I miss Robert Bork.
Not his judicial philosophy or what, in my opinion, were often extreme, out-of-context interpretations of statutes and constitutional provisions. No — I miss his candor, his willingness to stand by his ideas, his admission that he wanted to sit on the Supreme Court because it offered an unparalleled “intellectual feast.” In short, his sense of honor in acknowledging who he was and what he believed.
It’s often said that Bork’s honesty cost him a seat on the Supreme Court in 1987. In the years since, judicial nominees have taken predictable steps to avert the same fate: water down controversial views or distance yourself from them; refuse to voice opinions about legal principles or decisions; drone on about your respect for precedent — especially in those areas of the law that matter most to the senators of the opposing party. And eliminate references to feasts of any kind (intellectual, movable or otherwise) and emphasize how humbled and humble you’d be if given the honor of serving.
These absurdities reached their highest expression in the confirmation battle involving Goodwin Liu. A legal wunderkind, Liu was nominated by President Obama to a seat on the California-based federal appeals court. He has a long track record of academic musings in which he pushes breathtakingly liberal approaches to the law. He has argued, for example, that courts may “legitimately foster evolution of welfare rights” and urged judges to determine whether certain benefits and services have become so deeply ingrained in American life as to warrant constitutional protection.
Liu swore under oath that he could be “an impartial, objective and neutral arbiter of specific cases and controversies.” But I can’t blame Republicans for wondering whether they were being sold a bill of goods. Is it really believable that a man who spent virtually his entire academic life pushing liberal orthodoxy would suddenly set all of these ideas and instincts aside the moment he dons judicial robes? Isn’t it more likely that the lifetime appointment that comes with confirmation would embolden rather than humble Liu in pursuit of such theories? (Liu’s possible Supreme Court ambitions would, to my mind, be more likely to keep him in legal equilibrium.) In trying to make himself more palatable, Liu may have done irreparable harm. Politicians may not be the most honest folk, but little sets them off more than the sense that they’re being stonewalled or hoodwinked.
Liu’s vitriolic attack on then-Judge and Supreme Court nominee Samuel A. Alito also did not serve him well. Liu blasted Alito, for example, for “envision[ing] an America where police may shoot and kill an unarmed boy to stop him from running away with a stolen purse.” Liu tried to assuage critics by saying that the remarks were “unduly harsh, provocative and unnecessary.” But his critique of Alito wasn’t extemporaneous; the words were carefully chosen for maximum impact and presented before a panel of senators weighing Alito’s Supreme Court nomination. At the least, Liu is guilty of bad judgment in turning what should have been a sober analysis of Alito’s record into a distorted and personal attack.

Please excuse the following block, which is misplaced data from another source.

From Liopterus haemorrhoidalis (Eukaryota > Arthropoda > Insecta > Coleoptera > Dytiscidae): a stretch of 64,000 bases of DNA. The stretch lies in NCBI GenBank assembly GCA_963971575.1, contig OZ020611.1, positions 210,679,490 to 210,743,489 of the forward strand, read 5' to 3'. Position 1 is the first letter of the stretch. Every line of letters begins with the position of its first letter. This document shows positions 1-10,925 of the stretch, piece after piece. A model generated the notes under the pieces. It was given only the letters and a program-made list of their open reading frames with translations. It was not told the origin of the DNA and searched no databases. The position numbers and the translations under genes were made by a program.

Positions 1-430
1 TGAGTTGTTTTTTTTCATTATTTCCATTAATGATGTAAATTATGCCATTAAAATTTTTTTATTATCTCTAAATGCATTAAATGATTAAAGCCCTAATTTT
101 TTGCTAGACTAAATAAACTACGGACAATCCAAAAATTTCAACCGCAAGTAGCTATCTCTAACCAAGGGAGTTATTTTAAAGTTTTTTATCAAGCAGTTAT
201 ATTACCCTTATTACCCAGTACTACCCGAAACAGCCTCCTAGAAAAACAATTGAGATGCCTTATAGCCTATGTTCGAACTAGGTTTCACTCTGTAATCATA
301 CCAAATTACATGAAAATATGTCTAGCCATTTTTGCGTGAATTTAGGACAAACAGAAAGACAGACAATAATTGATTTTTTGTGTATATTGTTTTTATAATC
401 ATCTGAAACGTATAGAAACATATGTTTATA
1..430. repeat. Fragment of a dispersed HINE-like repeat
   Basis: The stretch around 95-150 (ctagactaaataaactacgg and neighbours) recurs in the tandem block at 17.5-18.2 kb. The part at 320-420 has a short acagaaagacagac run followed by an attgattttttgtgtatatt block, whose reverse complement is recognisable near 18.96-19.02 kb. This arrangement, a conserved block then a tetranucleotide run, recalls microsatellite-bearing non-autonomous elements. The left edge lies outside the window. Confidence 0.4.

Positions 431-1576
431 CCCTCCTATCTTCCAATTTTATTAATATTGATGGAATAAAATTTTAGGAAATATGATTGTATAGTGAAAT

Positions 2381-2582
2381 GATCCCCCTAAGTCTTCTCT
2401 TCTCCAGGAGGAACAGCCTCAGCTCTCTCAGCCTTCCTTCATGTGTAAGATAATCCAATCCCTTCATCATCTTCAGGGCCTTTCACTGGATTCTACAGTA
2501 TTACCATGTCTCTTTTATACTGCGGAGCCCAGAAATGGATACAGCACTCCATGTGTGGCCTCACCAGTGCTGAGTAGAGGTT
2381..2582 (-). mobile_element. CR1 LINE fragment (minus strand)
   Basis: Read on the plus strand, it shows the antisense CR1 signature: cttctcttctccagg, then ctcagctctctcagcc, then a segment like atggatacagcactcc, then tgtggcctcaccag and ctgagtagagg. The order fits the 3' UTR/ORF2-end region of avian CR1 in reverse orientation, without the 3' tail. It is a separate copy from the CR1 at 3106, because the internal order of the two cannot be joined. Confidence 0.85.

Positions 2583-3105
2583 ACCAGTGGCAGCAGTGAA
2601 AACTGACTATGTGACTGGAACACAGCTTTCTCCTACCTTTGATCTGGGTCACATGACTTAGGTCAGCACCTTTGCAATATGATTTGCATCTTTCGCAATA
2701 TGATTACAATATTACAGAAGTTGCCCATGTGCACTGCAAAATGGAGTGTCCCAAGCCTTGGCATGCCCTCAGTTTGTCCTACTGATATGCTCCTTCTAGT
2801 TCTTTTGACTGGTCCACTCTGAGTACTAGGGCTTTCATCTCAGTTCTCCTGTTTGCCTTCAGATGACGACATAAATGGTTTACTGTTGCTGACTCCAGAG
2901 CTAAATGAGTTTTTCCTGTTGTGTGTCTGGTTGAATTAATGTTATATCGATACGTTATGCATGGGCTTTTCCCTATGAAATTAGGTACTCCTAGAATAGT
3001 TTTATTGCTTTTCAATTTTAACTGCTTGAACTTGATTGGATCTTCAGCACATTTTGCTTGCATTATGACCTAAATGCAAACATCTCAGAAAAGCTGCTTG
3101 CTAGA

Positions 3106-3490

I still would have given the well-credentialed Liu the chance to serve on the appeals court — especially because his decisions would be subject to a check by the Supreme Court. But that proposition is moot at the moment, since Republicans on Thursday blocked Liu’s nomination through a filibuster.
Those on the left have been howling since, especially because Republicans screamed when Democrats used the same tactic on Bush nominees. Both sides are wrong: Republicans and conservatives were hypocritical in pulling out the filibuster, but Democrats have no right to act high and mighty when they were the first to use the filibuster to defeat well-qualified Bush nominees. Democrats claimed the brilliant and conservative Miguel Estrada; unless the Obama administration steps up to do more than it has thus far to support Liu, the Republicans may soon have their own trophy to mount in the halls of Congress.
Here’s a radical — and admittedly naïve — proposition: What if nominees spoke truthfully about their record, speeches and judicial philosophies? What if outside interest groups stopped mangling nominees’ records beyond recognition? What if senators, having been shown respect by honest nominees, eschew “gotcha” questions and litmus tests and instead focus on the nominee’s grasp of the law, credentials, experience, character and intellectual ability? What if senators gave the president his constitutional due and confirmed well-qualified and ethically clean nominees who share his views on the law?
Some nominees may still suffer the fate of Robert Bork. But at least they’d go down with honor.